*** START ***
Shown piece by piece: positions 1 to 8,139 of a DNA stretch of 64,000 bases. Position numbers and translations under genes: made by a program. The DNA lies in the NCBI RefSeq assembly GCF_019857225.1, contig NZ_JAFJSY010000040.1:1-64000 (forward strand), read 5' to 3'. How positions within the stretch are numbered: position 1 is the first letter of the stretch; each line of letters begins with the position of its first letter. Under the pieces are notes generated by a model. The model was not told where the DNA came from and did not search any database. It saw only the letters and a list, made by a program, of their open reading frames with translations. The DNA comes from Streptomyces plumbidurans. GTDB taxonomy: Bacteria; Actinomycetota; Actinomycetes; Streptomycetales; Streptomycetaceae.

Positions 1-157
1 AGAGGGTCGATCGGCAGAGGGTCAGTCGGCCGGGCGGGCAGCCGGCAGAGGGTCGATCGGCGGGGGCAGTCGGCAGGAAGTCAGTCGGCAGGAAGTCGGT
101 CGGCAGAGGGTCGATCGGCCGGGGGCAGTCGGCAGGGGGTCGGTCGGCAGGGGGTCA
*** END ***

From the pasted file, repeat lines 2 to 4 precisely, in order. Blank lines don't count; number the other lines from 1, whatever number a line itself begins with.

Positions 1-157
1 AGAGGGTCGATCGGCAGAGGGTCAGTCGGCCGGGCGGGCAGCCGGCAGAGGGTCGATCGGCGGGGGCAGTCGGCAGGAAGTCAGTCGGCAGGAAGTCGGT
101 CGGCAGAGGGTCGATCGGCCGGGGGCAGTCGGCAGGGGGTCGGTCGGCAGGGGGTCA